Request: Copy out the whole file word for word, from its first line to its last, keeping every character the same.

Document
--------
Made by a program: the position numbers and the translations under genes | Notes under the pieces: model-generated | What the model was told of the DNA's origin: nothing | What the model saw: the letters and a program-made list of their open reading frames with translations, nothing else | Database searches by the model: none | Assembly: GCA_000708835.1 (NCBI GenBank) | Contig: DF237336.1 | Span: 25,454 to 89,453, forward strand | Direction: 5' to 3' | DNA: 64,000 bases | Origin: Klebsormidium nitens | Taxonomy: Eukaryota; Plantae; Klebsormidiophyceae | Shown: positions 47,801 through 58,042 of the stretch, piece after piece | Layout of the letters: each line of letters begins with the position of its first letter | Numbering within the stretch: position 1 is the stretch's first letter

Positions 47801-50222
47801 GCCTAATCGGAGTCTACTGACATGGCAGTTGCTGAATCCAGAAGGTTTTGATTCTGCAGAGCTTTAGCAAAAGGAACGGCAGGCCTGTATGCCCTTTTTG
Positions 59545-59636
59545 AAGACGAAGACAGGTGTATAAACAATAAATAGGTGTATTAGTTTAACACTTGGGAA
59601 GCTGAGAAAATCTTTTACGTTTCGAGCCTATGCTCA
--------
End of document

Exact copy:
Made by a program: the position numbers and the translations under genes | Notes under the pieces: model-generated | What the model was told of the DNA's origin: nothing | What the model saw: the letters and a program-made list of their open reading frames with translations, nothing else | Database searches by the model: none | Assembly: GCA_000708835.1 (NCBI GenBank) | Contig: DF237336.1 | Span: 25,454 to 89,453, forward strand | Direction: 5' to 3' | DNA: 64,000 bases | Origin: Klebsormidium nitens | Taxonomy: Eukaryota; Plantae; Klebsormidiophyceae | Shown: positions 47,801 through 58,042 of the stretch, piece after piece | Layout of the letters: each line of letters begins with the position of its first letter | Numbering within the stretch: position 1 is the stretch's first letter

Positions 47801-50222
47801 GCCTAATCGGAGTCTACTGACATGGCAGTTGCTGAATCCAGAAGGTTTTGATTCTGCAGAGCTTTAGCAAAAGGAACGGCAGGCCTGTATGCCCTTTTTG
Positions 59545-59636
59545 AAGACGAAGACAGGTGTATAAACAATAAATAGGTGTATTAGTTTAACACTTGGGAA
59601 GCTGAGAAAATCTTTTACGTTTCGAGCCTATGCTCA